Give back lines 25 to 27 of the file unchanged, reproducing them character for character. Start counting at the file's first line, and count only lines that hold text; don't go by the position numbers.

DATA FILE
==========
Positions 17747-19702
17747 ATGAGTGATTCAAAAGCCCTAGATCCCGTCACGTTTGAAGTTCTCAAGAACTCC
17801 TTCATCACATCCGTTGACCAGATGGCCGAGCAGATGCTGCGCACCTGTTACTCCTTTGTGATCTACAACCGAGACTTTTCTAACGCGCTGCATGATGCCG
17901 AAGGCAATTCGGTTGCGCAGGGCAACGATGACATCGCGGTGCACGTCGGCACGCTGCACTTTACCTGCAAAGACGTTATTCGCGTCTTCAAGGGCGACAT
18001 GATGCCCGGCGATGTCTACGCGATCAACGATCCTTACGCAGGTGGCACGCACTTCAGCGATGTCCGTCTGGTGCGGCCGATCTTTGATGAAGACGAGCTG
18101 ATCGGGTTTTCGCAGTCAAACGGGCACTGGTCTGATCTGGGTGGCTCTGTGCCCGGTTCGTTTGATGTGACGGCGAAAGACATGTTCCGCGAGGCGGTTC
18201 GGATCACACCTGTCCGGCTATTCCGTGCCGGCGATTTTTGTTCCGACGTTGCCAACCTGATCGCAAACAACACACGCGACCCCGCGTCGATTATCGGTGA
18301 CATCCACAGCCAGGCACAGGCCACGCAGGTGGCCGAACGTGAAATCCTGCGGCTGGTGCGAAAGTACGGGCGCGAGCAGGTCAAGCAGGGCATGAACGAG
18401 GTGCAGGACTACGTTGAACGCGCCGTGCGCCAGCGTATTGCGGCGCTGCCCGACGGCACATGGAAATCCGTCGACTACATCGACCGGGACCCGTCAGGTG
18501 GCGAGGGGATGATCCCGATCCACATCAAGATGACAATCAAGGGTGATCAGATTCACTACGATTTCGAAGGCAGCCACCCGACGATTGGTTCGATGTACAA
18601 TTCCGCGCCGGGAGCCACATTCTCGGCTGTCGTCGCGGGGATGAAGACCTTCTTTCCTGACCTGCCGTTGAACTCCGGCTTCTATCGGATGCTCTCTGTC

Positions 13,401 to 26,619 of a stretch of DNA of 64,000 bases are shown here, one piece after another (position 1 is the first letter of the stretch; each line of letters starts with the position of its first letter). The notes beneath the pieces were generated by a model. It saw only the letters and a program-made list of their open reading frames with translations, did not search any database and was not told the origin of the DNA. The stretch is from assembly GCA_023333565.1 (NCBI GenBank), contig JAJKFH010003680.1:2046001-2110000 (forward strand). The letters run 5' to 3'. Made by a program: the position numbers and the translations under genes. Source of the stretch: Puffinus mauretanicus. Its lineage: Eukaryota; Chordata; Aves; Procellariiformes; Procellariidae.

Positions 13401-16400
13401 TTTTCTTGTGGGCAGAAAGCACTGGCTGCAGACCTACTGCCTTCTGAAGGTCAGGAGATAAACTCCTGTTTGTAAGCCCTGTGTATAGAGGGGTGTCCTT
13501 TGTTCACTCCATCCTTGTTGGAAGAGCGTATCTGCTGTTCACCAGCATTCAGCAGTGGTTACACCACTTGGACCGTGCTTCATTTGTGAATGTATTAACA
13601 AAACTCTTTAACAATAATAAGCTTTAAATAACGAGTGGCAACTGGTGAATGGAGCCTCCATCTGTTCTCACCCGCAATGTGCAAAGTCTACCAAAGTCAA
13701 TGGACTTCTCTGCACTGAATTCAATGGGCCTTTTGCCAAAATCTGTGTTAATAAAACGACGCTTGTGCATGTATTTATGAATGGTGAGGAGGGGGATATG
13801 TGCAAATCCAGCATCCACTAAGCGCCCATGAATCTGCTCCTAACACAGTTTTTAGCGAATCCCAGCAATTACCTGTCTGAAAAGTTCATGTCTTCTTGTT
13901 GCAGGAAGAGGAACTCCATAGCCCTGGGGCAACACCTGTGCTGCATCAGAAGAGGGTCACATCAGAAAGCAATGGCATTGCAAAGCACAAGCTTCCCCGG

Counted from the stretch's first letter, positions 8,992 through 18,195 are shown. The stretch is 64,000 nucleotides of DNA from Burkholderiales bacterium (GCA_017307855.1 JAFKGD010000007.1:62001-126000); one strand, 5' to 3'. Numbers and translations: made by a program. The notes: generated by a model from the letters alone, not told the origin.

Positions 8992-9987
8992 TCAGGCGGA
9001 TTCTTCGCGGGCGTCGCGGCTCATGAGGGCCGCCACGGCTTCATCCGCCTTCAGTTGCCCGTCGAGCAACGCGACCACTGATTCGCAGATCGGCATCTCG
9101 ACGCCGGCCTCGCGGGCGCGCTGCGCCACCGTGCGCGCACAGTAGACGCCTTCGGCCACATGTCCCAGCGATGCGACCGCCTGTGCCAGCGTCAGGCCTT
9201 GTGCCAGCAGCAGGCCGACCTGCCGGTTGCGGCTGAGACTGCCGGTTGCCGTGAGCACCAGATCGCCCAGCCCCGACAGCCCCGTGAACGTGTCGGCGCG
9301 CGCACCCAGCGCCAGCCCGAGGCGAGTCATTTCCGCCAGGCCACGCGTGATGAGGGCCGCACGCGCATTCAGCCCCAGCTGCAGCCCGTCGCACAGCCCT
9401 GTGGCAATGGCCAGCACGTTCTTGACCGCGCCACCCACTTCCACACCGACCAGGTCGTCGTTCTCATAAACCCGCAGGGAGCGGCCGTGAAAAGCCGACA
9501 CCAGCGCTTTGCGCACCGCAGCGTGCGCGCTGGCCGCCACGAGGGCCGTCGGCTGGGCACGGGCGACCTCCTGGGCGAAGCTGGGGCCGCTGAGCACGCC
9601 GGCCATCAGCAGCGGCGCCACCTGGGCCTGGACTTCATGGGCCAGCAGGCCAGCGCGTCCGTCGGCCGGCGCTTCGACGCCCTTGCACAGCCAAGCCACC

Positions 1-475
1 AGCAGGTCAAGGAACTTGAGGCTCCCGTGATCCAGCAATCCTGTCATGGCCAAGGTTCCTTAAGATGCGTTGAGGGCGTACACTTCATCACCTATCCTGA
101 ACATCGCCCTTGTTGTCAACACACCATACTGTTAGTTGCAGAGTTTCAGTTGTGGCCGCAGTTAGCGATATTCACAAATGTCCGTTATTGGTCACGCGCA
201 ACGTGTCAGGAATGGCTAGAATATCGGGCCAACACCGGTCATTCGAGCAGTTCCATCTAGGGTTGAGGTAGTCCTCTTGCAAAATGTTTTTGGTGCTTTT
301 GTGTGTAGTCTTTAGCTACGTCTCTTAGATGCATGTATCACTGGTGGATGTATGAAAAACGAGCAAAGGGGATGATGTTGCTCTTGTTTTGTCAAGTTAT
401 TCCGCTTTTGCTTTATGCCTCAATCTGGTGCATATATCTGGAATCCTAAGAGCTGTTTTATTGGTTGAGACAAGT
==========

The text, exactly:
9201 GTGCCAGCAGCAGGCCGACCTGCCGGTTGCGGCTGAGACTGCCGGTTGCCGTGAGCACCAGATCGCCCAGCCCCGACAGCCCCGTGAACGTGTCGGCGCG
9301 CGCACCCAGCGCCAGCCCGAGGCGAGTCATTTCCGCCAGGCCACGCGTGATGAGGGCCGCACGCGCATTCAGCCCCAGCTGCAGCCCGTCGCACAGCCCT
9401 GTGGCAATGGCCAGCACGTTCTTGACCGCGCCACCCACTTCCACACCGACCAGGTCGTCGTTCTCATAAACCCGCAGGGAGCGGCCGTGAAAAGCCGACA